Nearly 10 years after Los Angeles last celebrated an NBA championship, the Californian metropolis is now being billed as the basketball capital of the world, AFP reported.
The reasons for the mounting sense of excitement are not difficult to pinpoint.
The Lakers dramatically restructured their roster to add the talents of Anthony Davis to their lineup, providing James with an elite foil as he bids to turn the iconic franchise into a championship contender.
The Clippers, meanwhile, secured the Los Angeles-born Leonard from the Toronto Raptors after the 28-year-old led the Canadians to the NBA Finals crown.
Leonard will form a formidable partnership with six-time All-Star Paul George, another Southern California native who was recruited from the Oklahoma City Thunder.
The glittering casts of the Lakers and Clippers are virtually guaranteed to deliver blockbuster entertainment.
And the clamor for tickets is such that courtside seats for Tuesday's season-opener at the Staples Center were changing hands for $21,400 each on Friday.
But while the basketball world is eagerly anticipating what is being hyped as the "Battle for Los Angeles", the central protagonists have so far been doing their best to play down expectations.
"For me I haven't really thought about it," James said in a recent interview when asked about the prospect of the Lakers-Clippers rivalry.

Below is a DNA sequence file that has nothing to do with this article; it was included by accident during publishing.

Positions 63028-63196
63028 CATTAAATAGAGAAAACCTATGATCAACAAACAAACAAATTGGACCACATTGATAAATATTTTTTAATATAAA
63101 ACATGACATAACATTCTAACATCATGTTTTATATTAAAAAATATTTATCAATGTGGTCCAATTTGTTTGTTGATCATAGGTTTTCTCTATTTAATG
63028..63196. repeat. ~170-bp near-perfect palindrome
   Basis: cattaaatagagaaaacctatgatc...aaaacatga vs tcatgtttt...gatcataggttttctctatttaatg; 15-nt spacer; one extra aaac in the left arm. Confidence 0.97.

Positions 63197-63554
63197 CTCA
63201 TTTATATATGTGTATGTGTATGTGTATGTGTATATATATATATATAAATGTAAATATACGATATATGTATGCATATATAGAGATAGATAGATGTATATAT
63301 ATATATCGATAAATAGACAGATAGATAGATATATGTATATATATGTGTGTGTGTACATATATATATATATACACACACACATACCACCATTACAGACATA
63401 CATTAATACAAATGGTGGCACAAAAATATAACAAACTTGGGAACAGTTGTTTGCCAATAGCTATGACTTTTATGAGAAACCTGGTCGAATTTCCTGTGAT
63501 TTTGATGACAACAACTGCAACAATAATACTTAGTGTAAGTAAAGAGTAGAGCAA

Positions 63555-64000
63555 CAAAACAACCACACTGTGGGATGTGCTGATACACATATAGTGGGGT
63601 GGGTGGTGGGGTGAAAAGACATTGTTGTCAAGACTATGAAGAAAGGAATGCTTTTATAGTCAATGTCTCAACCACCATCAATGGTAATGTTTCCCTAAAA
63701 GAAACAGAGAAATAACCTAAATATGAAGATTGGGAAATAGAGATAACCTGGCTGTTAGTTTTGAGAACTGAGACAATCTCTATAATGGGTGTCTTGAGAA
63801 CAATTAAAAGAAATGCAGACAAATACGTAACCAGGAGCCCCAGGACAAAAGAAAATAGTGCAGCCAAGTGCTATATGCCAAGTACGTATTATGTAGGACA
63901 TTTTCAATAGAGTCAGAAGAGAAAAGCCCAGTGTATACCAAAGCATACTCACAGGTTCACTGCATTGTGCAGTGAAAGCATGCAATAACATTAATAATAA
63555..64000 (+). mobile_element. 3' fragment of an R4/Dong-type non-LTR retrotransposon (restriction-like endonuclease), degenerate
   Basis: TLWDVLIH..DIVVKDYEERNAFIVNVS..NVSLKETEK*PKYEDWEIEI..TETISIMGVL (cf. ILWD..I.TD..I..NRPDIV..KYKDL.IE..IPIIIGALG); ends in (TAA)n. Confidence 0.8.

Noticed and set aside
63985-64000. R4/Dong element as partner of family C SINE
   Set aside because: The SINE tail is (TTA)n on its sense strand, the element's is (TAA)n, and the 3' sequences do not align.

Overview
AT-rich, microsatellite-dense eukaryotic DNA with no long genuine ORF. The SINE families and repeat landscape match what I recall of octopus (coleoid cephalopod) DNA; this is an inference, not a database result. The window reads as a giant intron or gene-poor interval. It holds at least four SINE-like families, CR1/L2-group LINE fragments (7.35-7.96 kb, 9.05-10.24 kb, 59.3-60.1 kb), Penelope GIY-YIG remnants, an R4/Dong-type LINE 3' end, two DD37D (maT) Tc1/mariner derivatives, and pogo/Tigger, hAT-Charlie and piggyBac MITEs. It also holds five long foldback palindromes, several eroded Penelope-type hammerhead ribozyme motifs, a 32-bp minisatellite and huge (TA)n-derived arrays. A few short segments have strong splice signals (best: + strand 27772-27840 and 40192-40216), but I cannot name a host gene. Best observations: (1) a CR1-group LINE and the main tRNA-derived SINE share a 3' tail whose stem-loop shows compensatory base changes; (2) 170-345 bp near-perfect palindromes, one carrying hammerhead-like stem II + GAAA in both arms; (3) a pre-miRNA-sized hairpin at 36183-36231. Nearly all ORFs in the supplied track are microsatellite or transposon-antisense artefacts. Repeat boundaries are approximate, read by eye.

"I don't like to harp on rivalries. I love what we're able to do with our ball club and what we have. I'm not here for the narrative and to talk much.
"I'm here to be in the present of this Lakers franchise and team and figure out how we can be as great as we can be."
New recruit Davis was similarly dismissive, insisting that the Lakers were setting their sights higher than local bragging rights.
"I'm not sure what the Clippers are thinking," Davis said.
"But I know what the Lakers are thinking – and that's to play basketball.
"Obviously, they have a great team, but we know that for us it's going to be bigger than a rivalry. You know, winning a rivalry game doesn't win the championship. For us the goal is to win a championship this year."
Others however wonder whether the story of the rivalry will be less about the Lakers vs. the Clippers and more about LeBron vs. Kawhi.
Punchlines no more
Jason Whitlock, cohost of the Speak For Yourself daily show on Fox Sports, said the Leonard-James matchup could potentially surpass some of the NBA's greatest rivalries.
"I thought Magic Johnson vs. Larry Bird in my lifetime was incredible," Whitlock said.
"But Kawhi Leonard now coming to take LeBron out? I think that could end up rivaling Magic & Larry."
While James is attempting to restore the Lakers to their place at the top table in the NBA, in what will probably be the final act of his career, the incentives for Leonard at the Clippers are also huge.
For decades, the Clippers were regarded as an NBA punchline, eternally in the shadow of the star-studded Lakers and their A-list fan-base.
While Lakers fans have celebrated 16 NBA Championships and 31 Conference titles, the Clippers have precisely zero titles to their name. Leonard leading the Clippers to a first NBA crown would secure immortality in his hometown.
George, who like Leonard was also courted by the Lakers this year, said the attraction of the Clippers rests in the franchise's underdog spirit.
"This is a blue-collar organization," George told Sports Illustrated.
"We got the nightlife, we got the LA scene —everything about it — but this group is hardworking and just gritty.
"That's how I started my career off, in Indiana. That's how I made it in this league. So I feel at home."